Wanna Get Drunk? Get Married!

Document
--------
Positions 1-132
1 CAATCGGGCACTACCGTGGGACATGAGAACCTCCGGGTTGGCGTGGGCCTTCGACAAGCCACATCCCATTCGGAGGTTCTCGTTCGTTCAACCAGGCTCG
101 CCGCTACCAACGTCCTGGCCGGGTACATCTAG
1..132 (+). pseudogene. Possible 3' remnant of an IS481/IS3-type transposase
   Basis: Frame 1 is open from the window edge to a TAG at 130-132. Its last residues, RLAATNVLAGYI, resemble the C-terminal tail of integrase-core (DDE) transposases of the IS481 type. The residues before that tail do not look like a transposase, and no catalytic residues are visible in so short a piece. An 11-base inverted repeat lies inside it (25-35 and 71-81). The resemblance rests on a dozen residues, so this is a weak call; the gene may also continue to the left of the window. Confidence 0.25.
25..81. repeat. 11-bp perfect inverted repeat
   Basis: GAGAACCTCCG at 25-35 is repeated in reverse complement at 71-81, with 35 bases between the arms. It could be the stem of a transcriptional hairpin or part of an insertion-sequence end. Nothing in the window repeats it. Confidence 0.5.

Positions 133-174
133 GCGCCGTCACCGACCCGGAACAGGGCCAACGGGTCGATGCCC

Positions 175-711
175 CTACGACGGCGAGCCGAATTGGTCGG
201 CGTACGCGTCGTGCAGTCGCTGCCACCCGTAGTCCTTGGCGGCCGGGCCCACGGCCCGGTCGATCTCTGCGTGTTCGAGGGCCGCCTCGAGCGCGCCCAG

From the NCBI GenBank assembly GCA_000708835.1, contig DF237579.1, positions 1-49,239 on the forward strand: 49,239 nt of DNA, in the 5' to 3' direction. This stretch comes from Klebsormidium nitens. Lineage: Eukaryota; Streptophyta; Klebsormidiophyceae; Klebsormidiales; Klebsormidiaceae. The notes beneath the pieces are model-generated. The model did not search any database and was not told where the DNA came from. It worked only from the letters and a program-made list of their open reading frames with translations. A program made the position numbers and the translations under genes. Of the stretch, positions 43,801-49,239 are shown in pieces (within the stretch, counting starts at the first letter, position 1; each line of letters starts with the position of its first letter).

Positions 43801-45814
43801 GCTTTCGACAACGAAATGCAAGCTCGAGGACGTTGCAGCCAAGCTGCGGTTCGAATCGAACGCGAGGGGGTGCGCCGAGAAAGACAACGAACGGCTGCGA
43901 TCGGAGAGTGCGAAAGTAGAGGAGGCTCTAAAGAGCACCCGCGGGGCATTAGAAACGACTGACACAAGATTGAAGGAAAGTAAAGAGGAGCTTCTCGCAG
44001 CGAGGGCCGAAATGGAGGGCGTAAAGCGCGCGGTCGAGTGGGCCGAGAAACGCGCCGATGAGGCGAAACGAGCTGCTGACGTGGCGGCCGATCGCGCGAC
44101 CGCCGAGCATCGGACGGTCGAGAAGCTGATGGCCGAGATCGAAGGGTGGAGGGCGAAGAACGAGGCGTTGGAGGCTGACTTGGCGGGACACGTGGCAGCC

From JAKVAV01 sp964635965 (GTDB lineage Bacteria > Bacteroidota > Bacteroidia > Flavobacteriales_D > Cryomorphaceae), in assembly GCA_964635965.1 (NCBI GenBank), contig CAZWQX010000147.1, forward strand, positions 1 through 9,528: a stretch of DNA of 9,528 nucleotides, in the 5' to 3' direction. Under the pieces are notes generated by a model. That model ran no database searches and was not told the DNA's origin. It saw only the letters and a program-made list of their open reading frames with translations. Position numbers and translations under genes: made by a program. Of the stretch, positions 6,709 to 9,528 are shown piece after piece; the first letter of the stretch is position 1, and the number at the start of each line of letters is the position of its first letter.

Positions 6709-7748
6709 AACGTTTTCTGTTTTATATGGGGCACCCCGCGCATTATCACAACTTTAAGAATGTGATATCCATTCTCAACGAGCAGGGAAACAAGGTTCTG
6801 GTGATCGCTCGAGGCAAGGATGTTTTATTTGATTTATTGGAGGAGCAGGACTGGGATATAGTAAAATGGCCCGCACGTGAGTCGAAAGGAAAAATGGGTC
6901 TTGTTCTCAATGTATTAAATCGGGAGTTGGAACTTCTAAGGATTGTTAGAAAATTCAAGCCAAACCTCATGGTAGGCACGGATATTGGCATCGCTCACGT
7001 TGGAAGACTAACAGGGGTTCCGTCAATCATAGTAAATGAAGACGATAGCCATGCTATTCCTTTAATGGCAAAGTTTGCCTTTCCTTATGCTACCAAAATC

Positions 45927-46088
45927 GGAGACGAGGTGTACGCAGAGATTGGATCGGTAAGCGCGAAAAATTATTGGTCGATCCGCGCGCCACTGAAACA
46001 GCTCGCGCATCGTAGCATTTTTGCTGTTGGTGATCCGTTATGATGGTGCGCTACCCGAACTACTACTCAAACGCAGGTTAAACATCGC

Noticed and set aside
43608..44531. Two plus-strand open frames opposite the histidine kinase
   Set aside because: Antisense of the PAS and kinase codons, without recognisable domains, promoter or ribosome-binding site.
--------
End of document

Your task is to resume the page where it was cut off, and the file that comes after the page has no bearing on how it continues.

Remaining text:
Libertarian groups and some conservative economic foundations, seeing the age limits as having been extorted by Washington, have long championed lowering the drinking age. But in recent years, many academics and non-partisan policy groups have joined their cause for a different reason: The age restriction does not work, they say. Drinking has gone on behind closed doors and underground, where responsible adults cannot keep an eye on it."It does not reduce drinking. It has simply put young adults at greater risk," said John M. McCardell, former president of Middlebury College in Vermont, who this year set up a non-profit organization called Choose Responsibility to push for a lower drinking age.McCardell offers what he calls a simple challenge:"The law was changed in 1984, and the law had a very specific purpose, and that was to prohibit drinking among those under the age of 21," he said. "The only way to measure the success of that law is to ask ourselves whether, 23 years later, those under 21 are not drinking."So are they?The federal government's National Survey on Drug Use and Health found that in 2005, the most recent year for which complete figures are available, 85 percent of 20-year-old Americans reported that they had used alcohol. Two out of five said they had binged -- that is, consumed five or more drinks at one time -- within the previous month.As we all know, the drinking age in Colorado is 21, but according to a graphic provided by MSNBC, there is a catch: "Under 21 may consume alcohol only if married AND if spouse or guardian is present." Apparently you can drink alcohol in Colorado so long as you are married and in the company of your mom or dad.Sure, that makes sense.
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